In the face of allegations of ERISA violations for allegedly high fee plans, major universities and other employers are looking to cut 401(k) and other retirement plan fees.
According to a recent report in Investment News, nearly half of all plan sponsors have cut retirement plan fees, while over eighty percent have conducted a review of their fee structure. A spate of retirement plan lawsuits brought employers and plan administrators to task for allegedly high fees and other ERISA violations.
The retirement plan lawsuits began in 2006, when two major companies, Lockheed Martin and General Dynamics, were hit. Legal action over high fees ramped up in 2015, as plaintiffs began winning major awards and agreeing to substantial settlements.
In 2016, the US Department of Labor helped spur on retirement plan lawsuits by issuing a rule regarding fiduciary duty. The rule clarified and brought awareness to the obligations of plan sponsors under ERISA.
Excessive recordkeeping fees have also been an issue in retirement plan lawsuits, and, reports Investment News, these fees have been cut by nearly a third since 2012.
Retirement Plan Lawsuits
In addition to 401(k) plan sponsors, universities and other organizations offering 403(b) plans have been hit with retirement plan lawsuits. Eight major universities were hit with lawsuits alleging excessive fees in 2016, including Duke, Emory, Johns Hopkins, Vanderbilt, New York and Yale Universities, the University of Pennsylvania and the Massachusetts Institute of Technology.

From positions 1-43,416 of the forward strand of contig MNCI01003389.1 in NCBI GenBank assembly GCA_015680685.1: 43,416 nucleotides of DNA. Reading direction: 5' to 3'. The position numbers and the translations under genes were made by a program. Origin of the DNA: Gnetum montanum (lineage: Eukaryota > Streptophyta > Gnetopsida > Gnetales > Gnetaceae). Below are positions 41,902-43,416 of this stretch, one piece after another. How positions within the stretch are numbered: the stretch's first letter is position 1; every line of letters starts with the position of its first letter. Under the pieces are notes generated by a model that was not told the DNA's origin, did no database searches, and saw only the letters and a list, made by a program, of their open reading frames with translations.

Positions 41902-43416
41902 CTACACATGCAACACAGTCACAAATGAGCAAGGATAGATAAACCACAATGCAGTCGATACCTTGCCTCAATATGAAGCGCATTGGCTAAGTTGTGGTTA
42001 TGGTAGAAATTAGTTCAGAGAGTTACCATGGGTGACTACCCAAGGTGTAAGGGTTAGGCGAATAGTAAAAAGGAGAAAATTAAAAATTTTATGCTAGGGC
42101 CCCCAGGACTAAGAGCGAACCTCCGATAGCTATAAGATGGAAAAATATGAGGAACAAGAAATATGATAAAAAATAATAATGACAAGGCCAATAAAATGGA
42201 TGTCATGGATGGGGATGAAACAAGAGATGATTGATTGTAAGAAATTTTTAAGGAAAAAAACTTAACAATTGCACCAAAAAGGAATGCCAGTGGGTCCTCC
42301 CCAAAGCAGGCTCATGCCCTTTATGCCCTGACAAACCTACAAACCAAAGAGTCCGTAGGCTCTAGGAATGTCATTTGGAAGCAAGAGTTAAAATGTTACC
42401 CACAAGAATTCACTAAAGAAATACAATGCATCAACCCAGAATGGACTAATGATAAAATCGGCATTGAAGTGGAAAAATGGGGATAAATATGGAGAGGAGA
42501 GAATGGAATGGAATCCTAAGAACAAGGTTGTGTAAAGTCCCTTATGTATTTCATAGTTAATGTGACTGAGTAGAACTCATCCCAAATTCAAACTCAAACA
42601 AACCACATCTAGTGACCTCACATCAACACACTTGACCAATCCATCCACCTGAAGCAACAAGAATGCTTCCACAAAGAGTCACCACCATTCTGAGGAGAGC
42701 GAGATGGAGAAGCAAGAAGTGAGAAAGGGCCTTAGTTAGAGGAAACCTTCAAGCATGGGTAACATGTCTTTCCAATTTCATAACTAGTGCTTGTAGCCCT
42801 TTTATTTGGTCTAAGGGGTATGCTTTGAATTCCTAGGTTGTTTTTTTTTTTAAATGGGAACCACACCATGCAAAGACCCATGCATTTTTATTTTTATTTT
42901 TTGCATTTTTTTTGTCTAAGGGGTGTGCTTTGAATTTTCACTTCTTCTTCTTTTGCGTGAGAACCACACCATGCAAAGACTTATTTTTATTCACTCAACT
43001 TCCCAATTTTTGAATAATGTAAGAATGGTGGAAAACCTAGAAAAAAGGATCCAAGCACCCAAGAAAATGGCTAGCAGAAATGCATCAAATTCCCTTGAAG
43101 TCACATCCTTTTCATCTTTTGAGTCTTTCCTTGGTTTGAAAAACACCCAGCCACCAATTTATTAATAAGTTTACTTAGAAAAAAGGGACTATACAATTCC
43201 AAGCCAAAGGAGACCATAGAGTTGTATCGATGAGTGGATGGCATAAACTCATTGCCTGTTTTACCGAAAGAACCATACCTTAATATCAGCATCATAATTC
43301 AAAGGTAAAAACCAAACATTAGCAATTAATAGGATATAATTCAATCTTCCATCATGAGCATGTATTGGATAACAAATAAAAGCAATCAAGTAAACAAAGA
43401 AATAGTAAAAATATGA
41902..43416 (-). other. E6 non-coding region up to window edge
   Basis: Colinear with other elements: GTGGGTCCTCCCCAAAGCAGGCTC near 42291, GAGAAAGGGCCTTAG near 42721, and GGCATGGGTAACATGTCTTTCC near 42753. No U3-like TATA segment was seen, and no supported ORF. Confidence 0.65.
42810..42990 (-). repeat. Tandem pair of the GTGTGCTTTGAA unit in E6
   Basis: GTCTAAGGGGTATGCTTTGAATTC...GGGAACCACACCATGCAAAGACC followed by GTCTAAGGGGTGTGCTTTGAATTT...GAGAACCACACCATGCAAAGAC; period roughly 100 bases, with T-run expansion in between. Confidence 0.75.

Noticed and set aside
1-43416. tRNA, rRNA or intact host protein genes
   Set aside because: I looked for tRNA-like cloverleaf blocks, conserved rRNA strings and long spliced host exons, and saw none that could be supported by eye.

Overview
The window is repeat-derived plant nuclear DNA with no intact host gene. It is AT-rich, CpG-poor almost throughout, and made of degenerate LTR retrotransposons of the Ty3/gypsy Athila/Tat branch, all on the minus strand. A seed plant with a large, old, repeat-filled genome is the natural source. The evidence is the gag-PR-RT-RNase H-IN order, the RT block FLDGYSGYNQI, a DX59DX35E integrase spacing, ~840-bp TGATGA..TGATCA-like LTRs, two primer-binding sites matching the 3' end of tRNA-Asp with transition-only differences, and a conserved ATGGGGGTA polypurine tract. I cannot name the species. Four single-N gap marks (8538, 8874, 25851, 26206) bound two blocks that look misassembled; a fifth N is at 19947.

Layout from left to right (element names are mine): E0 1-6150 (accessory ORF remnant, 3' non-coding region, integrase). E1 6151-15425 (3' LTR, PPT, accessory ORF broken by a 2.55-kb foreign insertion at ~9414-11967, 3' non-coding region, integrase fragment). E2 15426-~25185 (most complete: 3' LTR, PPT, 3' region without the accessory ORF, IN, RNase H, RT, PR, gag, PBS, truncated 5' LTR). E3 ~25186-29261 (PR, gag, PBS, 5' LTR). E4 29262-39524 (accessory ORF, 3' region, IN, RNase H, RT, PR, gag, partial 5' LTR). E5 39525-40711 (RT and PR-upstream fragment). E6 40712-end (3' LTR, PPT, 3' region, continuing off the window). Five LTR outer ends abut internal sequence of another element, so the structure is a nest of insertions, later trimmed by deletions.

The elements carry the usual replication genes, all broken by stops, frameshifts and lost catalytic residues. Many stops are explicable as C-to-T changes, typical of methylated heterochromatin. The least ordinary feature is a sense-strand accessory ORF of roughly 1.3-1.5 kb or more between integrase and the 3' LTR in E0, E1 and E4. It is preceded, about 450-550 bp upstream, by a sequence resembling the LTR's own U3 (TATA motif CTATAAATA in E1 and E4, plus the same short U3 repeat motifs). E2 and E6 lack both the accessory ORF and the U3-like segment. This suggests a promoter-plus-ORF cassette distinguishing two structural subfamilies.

The retirement plan lawsuits allege that employees were offered too many investment options at an unreasonable cost, leading to huge losses for the employees and fat fees for plan administrators. The plaintiffs alleged the universities and other employers failed to provide low-cost options and retained expensive, underperforming investments in their offerings to employees.
University employees, as well as more common 401(k) plan participants, have billions in these retirement plans. Under ERISA, plan administrators have an obligation to manage those funds in the best interests of the employees – they must set and adhere to a code of conduct.
Other ERISA protections include:
- Providing sufficient information to plan participants about their retirement plan;
- Minimum standards for vesting, funding, and benefit accrual;
- Providing plan participants notice of their right to hold plan administrators accountable; and
- Providing plan participants notice of their right to file a retirement plan lawsuit;
If plan administrators violate their duty, for example, if they charge excessive fees, offer high cost or high-risk investments, or fail to keep adequate records, plan participants can hold them accountable. Generally, plan participants must start with an appeals process; however, plan participants also have the right to file a retirement plan lawsuit if they suspect their plan administrators are violating ERISA.
ERISA is a complex set of regulations. If you are concerned about excessive fees or another ERISA violation when it comes to your retirement or pension plan, contact an experienced ERISA attorney. The attorneys at Bradley/Grombacher are currently investigating ERISA complaints.